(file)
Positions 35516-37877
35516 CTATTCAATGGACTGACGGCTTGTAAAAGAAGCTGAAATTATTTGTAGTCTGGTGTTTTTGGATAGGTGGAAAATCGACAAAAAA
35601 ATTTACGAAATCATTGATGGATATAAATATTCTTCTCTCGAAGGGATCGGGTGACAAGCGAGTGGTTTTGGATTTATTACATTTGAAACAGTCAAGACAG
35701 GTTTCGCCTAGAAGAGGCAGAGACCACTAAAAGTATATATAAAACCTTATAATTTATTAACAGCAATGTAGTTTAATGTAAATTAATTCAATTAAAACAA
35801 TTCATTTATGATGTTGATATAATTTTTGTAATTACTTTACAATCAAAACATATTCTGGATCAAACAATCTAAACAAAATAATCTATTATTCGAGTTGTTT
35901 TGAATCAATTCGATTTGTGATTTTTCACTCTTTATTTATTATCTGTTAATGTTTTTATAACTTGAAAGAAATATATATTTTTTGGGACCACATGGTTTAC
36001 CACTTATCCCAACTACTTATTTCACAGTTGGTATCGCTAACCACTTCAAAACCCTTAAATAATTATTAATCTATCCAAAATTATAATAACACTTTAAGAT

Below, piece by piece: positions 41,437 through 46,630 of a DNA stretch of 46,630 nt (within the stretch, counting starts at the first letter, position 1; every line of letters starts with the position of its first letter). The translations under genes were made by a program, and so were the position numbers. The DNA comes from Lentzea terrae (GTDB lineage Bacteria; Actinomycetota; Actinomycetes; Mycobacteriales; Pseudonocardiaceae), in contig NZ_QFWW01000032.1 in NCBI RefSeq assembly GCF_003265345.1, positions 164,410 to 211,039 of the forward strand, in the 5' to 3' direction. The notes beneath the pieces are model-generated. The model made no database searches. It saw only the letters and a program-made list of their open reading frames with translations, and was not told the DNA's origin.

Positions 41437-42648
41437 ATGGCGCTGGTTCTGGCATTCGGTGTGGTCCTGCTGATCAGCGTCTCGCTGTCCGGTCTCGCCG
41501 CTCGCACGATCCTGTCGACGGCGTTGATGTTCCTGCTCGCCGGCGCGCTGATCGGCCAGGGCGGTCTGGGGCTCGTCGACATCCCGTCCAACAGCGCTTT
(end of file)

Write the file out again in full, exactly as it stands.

Positions 35516-37877
35516 CTATTCAATGGACTGACGGCTTGTAAAAGAAGCTGAAATTATTTGTAGTCTGGTGTTTTTGGATAGGTGGAAAATCGACAAAAAA
35601 ATTTACGAAATCATTGATGGATATAAATATTCTTCTCTCGAAGGGATCGGGTGACAAGCGAGTGGTTTTGGATTTATTACATTTGAAACAGTCAAGACAG
35701 GTTTCGCCTAGAAGAGGCAGAGACCACTAAAAGTATATATAAAACCTTATAATTTATTAACAGCAATGTAGTTTAATGTAAATTAATTCAATTAAAACAA
35801 TTCATTTATGATGTTGATATAATTTTTGTAATTACTTTACAATCAAAACATATTCTGGATCAAACAATCTAAACAAAATAATCTATTATTCGAGTTGTTT
35901 TGAATCAATTCGATTTGTGATTTTTCACTCTTTATTTATTATCTGTTAATGTTTTTATAACTTGAAAGAAATATATATTTTTTGGGACCACATGGTTTAC
36001 CACTTATCCCAACTACTTATTTCACAGTTGGTATCGCTAACCACTTCAAAACCCTTAAATAATTATTAATCTATCCAAAATTATAATAACACTTTAAGAT

Below, piece by piece: positions 41,437 through 46,630 of a DNA stretch of 46,630 nt (within the stretch, counting starts at the first letter, position 1; every line of letters starts with the position of its first letter). The translations under genes were made by a program, and so were the position numbers. The DNA comes from Lentzea terrae (GTDB lineage Bacteria; Actinomycetota; Actinomycetes; Mycobacteriales; Pseudonocardiaceae), in contig NZ_QFWW01000032.1 in NCBI RefSeq assembly GCF_003265345.1, positions 164,410 to 211,039 of the forward strand, in the 5' to 3' direction. The notes beneath the pieces are model-generated. The model made no database searches. It saw only the letters and a program-made list of their open reading frames with translations, and was not told the DNA's origin.

Positions 41437-42648
41437 ATGGCGCTGGTTCTGGCATTCGGTGTGGTCCTGCTGATCAGCGTCTCGCTGTCCGGTCTCGCCG
41501 CTCGCACGATCCTGTCGACGGCGTTGATGTTCCTGCTCGCCGGCGCGCTGATCGGCCAGGGCGGTCTGGGGCTCGTCGACATCCCGTCCAACAGCGCTTT